Inger Hansen, QC

Class of 1960

Inger Hansen's father, a Danish civil servant, was adamant that he would not send his only child to university, no matter how smart she was, because she was a girl. So Ms. Hansen found her own, rather circuitous, way to a stellar career. After first coming to Canada in 1950-where she took a job as a cook on a farm in the West-she eventually managed to work her way through to a law degree at the University of British Columbia. That credential led to ground-floor roles in three key areas of public life that have now become an integral part of the national dialogue.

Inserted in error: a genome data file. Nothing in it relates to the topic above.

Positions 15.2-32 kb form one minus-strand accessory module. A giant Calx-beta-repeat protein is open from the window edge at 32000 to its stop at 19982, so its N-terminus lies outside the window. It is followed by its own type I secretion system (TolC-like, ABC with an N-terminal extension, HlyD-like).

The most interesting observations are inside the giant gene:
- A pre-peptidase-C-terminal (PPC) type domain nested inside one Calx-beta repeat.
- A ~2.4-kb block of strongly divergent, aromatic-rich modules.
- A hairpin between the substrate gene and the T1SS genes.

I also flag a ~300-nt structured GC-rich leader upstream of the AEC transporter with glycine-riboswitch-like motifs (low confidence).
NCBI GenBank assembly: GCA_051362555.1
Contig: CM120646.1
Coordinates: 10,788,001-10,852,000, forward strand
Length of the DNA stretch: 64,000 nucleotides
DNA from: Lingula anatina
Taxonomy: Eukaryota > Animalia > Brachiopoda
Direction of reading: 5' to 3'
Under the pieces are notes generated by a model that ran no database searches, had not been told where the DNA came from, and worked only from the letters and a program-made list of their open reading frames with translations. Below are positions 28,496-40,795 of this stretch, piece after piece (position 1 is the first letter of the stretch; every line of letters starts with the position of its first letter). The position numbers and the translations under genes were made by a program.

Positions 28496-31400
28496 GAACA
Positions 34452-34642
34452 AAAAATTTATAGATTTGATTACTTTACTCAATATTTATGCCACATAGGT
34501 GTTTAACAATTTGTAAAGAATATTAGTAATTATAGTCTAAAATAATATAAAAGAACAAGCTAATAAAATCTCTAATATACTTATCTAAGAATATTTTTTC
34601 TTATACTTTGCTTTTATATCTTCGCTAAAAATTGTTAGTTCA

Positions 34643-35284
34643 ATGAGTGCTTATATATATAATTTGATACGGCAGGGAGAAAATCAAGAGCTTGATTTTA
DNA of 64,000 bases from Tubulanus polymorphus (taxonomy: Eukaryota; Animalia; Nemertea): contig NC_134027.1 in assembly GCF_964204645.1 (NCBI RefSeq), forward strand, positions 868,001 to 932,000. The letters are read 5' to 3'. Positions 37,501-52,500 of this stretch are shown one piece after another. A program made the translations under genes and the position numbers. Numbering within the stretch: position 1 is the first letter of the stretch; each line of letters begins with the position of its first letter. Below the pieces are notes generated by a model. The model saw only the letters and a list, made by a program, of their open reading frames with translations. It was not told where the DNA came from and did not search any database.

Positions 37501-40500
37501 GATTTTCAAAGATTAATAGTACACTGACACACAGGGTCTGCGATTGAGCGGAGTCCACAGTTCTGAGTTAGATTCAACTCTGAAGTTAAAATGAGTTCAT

As the country's first penitentiary ombudsman, Ms. Hansen, who died on September 28, 2013, at the age of 84, was an advocate of inmates' rights and prison reform. As Canada's first privacy commissioner, she handled complaints regarding the Human Rights Act's privacy provisions. And as the first information commissioner, she was responsible for complaints regarding the Access to Information Act and fought to make the workings of the federal government more transparent…

For more, read Profile of Inger Hansen from The Advocate, 72 (2014).